The company is now the biggest employer in Tanzania, with 28,000 people. However, the way it is managed is very decentralised; each business operates as a unit with its own management team. What about future growth? Dewji says this will come from further diversifying the business into new lines of activity and expanding regionally.
Dewji is looking into financial services (there is currently a bid on a bank) and insurance. He is also looking at a $200m project to produce 150,000 tonnes of refined sugar. The group still imports some finished goods, such as biscuits and pasta, but manufacturing those locally is on the cards too.
However, the real growth will come from replicating what he has done in Tanzania, initially in Mozambique, Malawi, Uganda, Burundi, Zambia and Rwanda. MeTL is finalising a $200m credit line with a consortium of banks led by RMB, Rand Merchant Bank, Nedbank, Investec, Citibank and RBL, an Indian bank, to finance this growth.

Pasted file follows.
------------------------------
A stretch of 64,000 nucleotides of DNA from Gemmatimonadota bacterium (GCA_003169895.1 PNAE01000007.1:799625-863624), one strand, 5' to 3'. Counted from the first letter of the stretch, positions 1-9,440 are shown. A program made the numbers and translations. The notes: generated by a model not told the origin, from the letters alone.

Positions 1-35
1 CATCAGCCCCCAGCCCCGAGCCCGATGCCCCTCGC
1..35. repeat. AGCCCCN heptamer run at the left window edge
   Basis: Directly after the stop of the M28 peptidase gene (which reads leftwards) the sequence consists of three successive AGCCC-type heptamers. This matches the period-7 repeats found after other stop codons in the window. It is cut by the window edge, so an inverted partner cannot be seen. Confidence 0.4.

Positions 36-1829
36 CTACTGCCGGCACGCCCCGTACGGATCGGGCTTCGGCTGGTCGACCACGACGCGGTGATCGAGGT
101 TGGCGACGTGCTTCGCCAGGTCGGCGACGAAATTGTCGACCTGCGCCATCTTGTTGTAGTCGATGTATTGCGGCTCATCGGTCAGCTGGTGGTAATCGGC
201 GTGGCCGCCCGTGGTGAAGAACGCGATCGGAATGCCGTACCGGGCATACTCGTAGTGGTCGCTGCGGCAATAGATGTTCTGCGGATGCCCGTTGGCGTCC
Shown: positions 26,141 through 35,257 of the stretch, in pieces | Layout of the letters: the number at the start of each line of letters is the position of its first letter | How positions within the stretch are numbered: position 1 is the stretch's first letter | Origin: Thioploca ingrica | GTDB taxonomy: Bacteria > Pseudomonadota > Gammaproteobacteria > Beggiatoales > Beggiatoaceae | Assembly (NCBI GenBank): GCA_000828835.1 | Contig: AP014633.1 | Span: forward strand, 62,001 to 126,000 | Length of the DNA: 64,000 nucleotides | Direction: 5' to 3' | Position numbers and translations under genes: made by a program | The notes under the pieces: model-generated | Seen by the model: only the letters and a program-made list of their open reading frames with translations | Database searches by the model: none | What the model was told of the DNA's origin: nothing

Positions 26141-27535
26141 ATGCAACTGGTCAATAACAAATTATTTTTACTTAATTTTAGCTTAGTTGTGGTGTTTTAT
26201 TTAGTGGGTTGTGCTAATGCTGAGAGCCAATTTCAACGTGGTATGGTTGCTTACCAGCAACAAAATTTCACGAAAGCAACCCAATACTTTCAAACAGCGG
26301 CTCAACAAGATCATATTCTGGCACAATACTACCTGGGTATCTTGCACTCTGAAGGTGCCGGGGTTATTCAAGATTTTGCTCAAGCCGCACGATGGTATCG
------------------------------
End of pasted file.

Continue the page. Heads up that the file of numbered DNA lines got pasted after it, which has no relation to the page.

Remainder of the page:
Despite his defence of Tanzania’s approach to regional integration, Dewji is a believer in the single African market and, as one would expect, the importance of buying African. He is a true Afro-optimist and thinks that leadership and governance throughout the continent is significantly stronger than it was 20 years ago. He is full of praise for Tanzania’s President John Magafuli, who was voted Person of the Year 2016 in our sister publication New African.
Magafuli has been criticised in some circles for being hostile to business using tax audits and new regulation as pretext for a private sector witchhunt. He has not changed the tax regime in any way, Dewji says, but wants businesses to comply with the law, like any business should.
And what irks him in Africa? He is frustrated that Africa has a net food import bill of over $35bn a year, when it is home to so much arable land. What about Dewji in 10 years time? He will be spending more time on his foundation. Running a foundation is more complex than running a business, he says. By then, expect to find some MeTL good in your kitchen cupboard or in your wardrobe.